* Tex. Penal Code § 25.07(a)
** Tex. C.C.P. Art. 14.03(a)(3),(b)
*** Tex. Fam. Code § 85.026

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back to topWhat happens if I move?

Federal law provides what is called "full faith and credit," which means that once you have an protective order, it is enforceable, or it can protect you, wherever you go in the United States, including U.S. territories and tribal lands.

Different states have different rules for enforcing out-of-state orders.  You can find out about your new state's policies by contacting a domestic violence program, the clerk of courts, or the prosecutor in your new area.

You might also want to call the court where you originally received the order to tell them your new address so that they can contact you if necessary.  However, before giving out an address that you don't want the abuser to have, be sure to ask the clerk if there is a way to keep it confidential and confirm that it will not be accessible to the abuser.

To read more information please see our Moving to Another State with a Texas Protective Order section.

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back to topHow can I modify (change) my protective order?

If you want to change the order to add a specific protection to it or to take something out of the order, you can file to modify the order.  The abuser can also file to modify the order.  The judge would hold a hearing to decide what changes to make.*  You will have to go back to the court where you originally filed your application and tell the clerk you want to change your order.  You will find links to online forms that you may need at our TX Download Court Forms page.  Also, you can update any information listed on the order such as your address, telephone number, place of employment, or the child-care facility or school of a child protected by the order if any of this changes after you get the order.**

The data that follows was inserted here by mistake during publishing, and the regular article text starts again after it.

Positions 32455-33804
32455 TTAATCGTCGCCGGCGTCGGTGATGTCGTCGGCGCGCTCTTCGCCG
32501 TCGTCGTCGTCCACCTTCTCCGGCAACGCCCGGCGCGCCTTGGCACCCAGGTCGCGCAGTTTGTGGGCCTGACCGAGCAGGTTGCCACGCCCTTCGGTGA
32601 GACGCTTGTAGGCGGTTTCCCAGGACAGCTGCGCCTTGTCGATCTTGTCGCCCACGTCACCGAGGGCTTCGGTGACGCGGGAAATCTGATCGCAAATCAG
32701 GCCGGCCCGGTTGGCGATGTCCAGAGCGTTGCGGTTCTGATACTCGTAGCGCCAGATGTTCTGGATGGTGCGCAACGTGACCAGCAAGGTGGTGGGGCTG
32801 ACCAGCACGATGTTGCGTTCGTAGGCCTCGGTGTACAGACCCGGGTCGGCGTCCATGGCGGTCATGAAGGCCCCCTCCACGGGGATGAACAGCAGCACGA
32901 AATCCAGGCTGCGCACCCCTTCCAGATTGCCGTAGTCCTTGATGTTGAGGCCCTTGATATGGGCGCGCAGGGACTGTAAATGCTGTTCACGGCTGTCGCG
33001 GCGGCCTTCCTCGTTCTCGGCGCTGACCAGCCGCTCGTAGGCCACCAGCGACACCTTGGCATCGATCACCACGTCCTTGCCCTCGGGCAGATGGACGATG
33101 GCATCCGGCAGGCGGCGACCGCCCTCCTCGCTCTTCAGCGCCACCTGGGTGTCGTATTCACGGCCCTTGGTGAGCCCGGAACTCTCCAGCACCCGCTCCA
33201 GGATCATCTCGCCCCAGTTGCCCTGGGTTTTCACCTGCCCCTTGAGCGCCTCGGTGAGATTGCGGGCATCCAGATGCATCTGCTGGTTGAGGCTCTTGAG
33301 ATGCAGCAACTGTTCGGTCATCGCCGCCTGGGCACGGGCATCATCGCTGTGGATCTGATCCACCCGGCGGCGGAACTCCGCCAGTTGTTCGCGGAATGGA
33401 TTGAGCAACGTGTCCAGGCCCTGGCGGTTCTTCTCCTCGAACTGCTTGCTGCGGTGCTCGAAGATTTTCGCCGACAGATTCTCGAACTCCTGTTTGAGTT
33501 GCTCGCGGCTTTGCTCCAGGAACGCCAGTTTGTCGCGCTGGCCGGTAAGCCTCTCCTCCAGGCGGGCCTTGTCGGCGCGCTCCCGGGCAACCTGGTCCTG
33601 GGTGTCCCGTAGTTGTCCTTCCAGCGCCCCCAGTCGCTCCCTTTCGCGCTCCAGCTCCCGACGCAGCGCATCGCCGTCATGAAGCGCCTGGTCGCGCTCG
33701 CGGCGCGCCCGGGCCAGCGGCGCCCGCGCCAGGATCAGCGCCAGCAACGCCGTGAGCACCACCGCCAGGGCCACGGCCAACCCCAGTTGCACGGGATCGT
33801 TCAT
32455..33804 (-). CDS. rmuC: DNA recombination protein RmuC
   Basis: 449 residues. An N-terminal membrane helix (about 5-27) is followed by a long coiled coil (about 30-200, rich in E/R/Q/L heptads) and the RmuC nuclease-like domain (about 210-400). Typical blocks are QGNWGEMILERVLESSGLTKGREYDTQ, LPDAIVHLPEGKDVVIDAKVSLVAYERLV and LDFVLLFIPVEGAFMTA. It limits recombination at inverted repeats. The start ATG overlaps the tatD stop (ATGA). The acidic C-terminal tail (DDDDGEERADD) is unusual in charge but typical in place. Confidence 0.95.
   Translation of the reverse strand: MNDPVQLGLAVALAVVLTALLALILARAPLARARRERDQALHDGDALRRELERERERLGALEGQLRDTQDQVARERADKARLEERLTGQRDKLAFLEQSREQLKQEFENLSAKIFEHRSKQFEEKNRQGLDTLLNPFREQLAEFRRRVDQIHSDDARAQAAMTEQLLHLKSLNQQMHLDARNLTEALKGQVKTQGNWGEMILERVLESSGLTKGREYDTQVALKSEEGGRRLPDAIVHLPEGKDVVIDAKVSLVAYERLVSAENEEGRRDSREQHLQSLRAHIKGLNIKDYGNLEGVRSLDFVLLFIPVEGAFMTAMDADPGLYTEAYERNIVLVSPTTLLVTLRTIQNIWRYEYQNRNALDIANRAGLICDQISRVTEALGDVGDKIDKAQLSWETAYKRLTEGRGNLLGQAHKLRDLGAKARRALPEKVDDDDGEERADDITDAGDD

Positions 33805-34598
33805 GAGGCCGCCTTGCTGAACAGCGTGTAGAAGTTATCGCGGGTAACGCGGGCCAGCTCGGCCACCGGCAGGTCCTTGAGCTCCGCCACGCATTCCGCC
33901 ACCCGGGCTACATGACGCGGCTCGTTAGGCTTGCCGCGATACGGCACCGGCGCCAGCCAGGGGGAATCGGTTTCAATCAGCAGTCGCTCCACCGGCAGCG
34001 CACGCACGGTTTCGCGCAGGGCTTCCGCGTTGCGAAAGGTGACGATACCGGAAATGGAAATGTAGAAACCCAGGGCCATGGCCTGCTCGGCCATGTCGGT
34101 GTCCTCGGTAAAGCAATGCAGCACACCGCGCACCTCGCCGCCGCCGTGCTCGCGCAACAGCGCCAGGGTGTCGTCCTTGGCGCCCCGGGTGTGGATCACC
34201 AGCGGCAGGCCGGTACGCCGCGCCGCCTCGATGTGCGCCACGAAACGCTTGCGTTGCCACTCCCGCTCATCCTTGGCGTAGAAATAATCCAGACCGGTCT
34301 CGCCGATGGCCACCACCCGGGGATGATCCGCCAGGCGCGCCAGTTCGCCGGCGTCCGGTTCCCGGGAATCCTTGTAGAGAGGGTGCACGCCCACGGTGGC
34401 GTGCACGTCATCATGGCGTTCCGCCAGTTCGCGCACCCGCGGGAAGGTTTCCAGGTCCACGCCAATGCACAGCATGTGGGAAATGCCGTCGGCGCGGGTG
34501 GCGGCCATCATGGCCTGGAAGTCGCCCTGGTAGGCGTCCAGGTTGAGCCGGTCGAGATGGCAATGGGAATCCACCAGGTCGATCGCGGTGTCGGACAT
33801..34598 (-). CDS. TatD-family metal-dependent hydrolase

* Tex. Fam. Code § 87.001
** Tex. Fam. Code § 87.004(a)

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back to topCan I extend or renew my protective order? What if the order already expired?

Automatic extension
If the abuser is in jail or prison when the order is set to expire or if s/he was released from jail/prison within the one year before the order’s expiration date, the order will automatically be extended.  If the abuser was sentenced to more than 5 years of incarceration, the order will expire on the first anniversary of the date s/he is released from imprisonment.  If the abuser was sentenced to 5 years or less of incarceration, the order will expire on the second anniversary of the date s/he is released from imprisonment.*  You can request a new order from the court showing the extended expiration date to make it easier to enforce in case of a violation. 

Filing to renew a current order or an expired order
If the abuser violates the order while the order is still valid, this violation could be a reason to renew the order.  You can file for the renewed protective order within the last 30 days of the order (within 30 days before the order's expiration date).  You will have to include with your application:

  • a copy of the current protective order (or if a copy is not available, you will have to file a copy before the hearing date) and
  • a description of what the abuser did to make you reasonably fear immediate physical harm, bodily injury, assault, or sexual assault.** 

If your current order has already expired, you can file for a new protective order if:

  • s/he violated the order before it expired and you didn't already get a new family violence protective order based on that violation; or
  • the abuser has done something new to reasonably place you in fear of immediate physical harm, bodily injury, assault, or sexual assault.***

You will need to attach a copy of the expired protective order to your new application (or if you don't have a copy available, you will have to file it before the hearing date) and you will have to go through all of the steps of originally filing for an order.

* Tex. Fam. Code § 85.025(c)
** Tex. Fam. Code § 82.0085
*** Tex. Fam. Code § 82.008